The resolution to enact a new Constitution



The ongoing attempt by the current Sri Lankan Government to enlarge devolved powers beyond what exists in India cannot be justified considering the significant strides made by India using identical powers. If India could achieve what it has with its existing powers without additional devolved powers, why not Sri Lanka? One possible explanation for the vigorous attempts by the Sri Lankan Government is that it is doing what it has been directed to do as part of geopolitical and geostrategic interests of the big powers. Indications of such interests were conveyed by the US Under Secretary of State, Thomas Shannon when he stated: "… you (Sri Lanka) can help regional efforts to strengthen economic ties and support maritime security and safety. In the decades ahead, the economic, political and security of the Indian Ocean region will be a central focus of the world. We are hopeful Sri Lanka will continue to contribute to the development of a regional consciousness" whatever it means (Sunday Times, Dec. 20, 2015).


By Neville Ladduwahetty


A resolution to enact a new Constitution has been presented. Paragraph 2 of the Preamble of the Resolution states: "And WHEREAS it has become necessary to enact a new Constitution that inter alia, abolishes the Executive Presidency, ensures a fair and representative Electoral System which eliminates preferential voting, strengthens the democratic rights of all citizens, provides a Constitutional Resolution of the national issue…."


Paragraph 1 of the Text of the Resolution states: "There shall be a Committee of Parliament hereafter referred to as the ‘Constitutional Assembly’ which shall consist of all Members of Parliament, for the purpose of deliberating, and seeking the views and advice of the People, on a new Constitution for Sri Lanka, and preparing a draft of a Constitution Bill for the consideration of Parliament in the exercise of powers under Article 75 of the Constitution" (Ibid).


Paragraphs 2 to 28 of the Resolution outline the details of the process to enact a New Constitution. Although there is no indication of the shape and form of the New Constitution at this point in time, judging from the quoted section of the Preamble it would contain 3 components, namely, the abolition of the Executive Presidency, electoral reforms, and the Constitutional Resolution of the national issue wrapped up into a single package as the New Constitution. An indication of what the New Constitution would be was conveyed during the Sujatha Jayawardene Memorial Oration titled: "Strengthening Democratic Institutions", by Prime Minister, Ranil Wickramasinghe.


CONTOURS of the NEW CONSTITUTION


Possible contours of the New Constitution in respect of devolution conveyed by the Prime Minister were: "The emerging consensus is to work within the structure of the 13th Amendment to the 1977 Constitution – a unitary structure with further devolution of power… The impending task is to identify the additional powers to be devolved to the Provincial Councils. I am of the opinion that subjects and functions once devolved to the Provincial Councils should not revert to the Central Government even when Parliament legislates on national policies in regard to reserved subjects".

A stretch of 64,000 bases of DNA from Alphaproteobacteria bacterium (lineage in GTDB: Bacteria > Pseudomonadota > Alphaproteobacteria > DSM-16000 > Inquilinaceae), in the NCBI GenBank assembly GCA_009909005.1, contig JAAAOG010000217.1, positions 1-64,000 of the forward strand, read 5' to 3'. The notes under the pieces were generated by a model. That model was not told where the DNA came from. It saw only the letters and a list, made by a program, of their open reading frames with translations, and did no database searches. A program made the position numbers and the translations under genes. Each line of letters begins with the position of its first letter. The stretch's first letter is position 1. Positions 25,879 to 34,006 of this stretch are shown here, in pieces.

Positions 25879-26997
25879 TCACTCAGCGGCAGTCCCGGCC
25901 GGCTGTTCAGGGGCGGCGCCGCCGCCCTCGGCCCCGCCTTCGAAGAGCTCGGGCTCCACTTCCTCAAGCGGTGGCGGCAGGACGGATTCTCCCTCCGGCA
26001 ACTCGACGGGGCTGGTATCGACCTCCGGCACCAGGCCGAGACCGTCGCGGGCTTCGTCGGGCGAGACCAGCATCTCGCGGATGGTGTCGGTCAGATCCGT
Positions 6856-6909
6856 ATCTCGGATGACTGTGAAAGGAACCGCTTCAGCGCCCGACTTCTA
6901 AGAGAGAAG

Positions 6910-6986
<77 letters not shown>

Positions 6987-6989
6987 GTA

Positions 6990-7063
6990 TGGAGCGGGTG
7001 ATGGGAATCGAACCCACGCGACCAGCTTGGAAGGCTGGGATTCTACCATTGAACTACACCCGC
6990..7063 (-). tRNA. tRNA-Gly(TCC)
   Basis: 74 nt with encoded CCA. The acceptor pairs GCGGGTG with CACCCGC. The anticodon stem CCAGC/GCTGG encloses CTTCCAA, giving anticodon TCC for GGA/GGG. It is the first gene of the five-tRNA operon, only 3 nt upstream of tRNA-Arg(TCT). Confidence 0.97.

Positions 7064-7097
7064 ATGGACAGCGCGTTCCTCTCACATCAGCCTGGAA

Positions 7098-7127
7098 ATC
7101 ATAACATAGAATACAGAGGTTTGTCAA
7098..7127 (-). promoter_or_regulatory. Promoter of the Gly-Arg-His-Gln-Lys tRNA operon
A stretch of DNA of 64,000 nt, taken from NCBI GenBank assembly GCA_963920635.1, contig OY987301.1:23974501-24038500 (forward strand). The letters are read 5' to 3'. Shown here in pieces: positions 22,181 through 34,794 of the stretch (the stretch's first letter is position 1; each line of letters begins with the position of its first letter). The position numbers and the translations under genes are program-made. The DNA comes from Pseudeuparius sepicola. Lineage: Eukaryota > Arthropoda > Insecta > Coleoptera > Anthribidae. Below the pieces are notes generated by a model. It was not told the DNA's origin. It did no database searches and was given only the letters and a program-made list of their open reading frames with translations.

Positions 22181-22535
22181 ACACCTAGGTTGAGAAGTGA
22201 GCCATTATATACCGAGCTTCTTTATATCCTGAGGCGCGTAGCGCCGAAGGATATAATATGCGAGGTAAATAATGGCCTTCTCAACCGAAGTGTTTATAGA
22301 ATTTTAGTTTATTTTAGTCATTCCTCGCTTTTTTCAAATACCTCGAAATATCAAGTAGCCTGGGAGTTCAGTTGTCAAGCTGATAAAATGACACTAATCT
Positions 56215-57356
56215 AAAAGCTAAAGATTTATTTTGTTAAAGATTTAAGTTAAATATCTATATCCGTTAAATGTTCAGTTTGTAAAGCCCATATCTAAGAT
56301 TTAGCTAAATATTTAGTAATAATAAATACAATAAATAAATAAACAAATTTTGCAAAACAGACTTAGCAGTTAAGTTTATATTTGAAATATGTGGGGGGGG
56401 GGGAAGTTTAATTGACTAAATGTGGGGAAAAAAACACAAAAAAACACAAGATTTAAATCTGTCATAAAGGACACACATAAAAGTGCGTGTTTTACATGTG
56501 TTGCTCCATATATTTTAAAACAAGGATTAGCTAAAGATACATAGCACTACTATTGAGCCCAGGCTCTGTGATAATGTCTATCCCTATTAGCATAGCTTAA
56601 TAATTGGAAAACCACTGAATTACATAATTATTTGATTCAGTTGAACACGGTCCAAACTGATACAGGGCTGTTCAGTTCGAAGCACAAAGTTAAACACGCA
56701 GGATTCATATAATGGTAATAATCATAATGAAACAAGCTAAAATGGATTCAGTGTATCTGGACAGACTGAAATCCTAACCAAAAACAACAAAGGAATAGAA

Continuing, the PM stated: "The experience of the last 25 years has shown that the future emphasis on devolution should be on the exercise of executive powers by the Provincial ministers. Hitherto, legislation by Provincial Councils has not received much attention because of their lack of capacity to legislate... Here, the Austrian system of devolution with its detailed categorisation of devolved legislative powers will be a useful model. The Parliament will retain the power, as mentioned earlier, to legislate on national policies regarding all subjects. On the other hand, enlarged executive power can be devolved to the Provincial Councils".


It is evident from the foregoing that in the opinion of the PM, devolution in Sri Lanka has failed, and that if devolution is to work it would be necessary for Sri Lanka to follow the Austrian model. If Sri Lanka is to follow the Austrian model Sri Lanka would be a Federal State because Article 2 of the Austrian Constitution states that Austria is a "federal state" composed of 9 autonomous Laender (States or Provinces). Furthermore, the PM’s recommendation to "enlarge" devolution by granting executive power to the Provincial Council is an indication as to where the contours of the New Constitution are heading.


What compels Sri Lanka to explore enlarging devolved powers to Provincial Councils, when the identical powers devolved to India’s States have worked successfully in India? After all, we must not forget that devolution in Sri Lanka is modeled on the Indian system to such an extent that not only is the content and scope identical, even the very language is identical as demonstrated below.


A COMPARISON OF LEGISLATIVE and EXECUTIVE POWERS DEVOLVED to STATES IN INDIA AND SRI LANKA UNDER 13th AMENDMENT.


LEGISLATIVE POWERS of STATES in INDIA -


Indian Constitution:


Article 161: 1. "There shall be a council of Ministers with the Chief Minister at the head to aid and advise the Governor in the exercise of his functions, except in so far as he is by or under this Constitution required to exercise his functions or any of them in his discretion".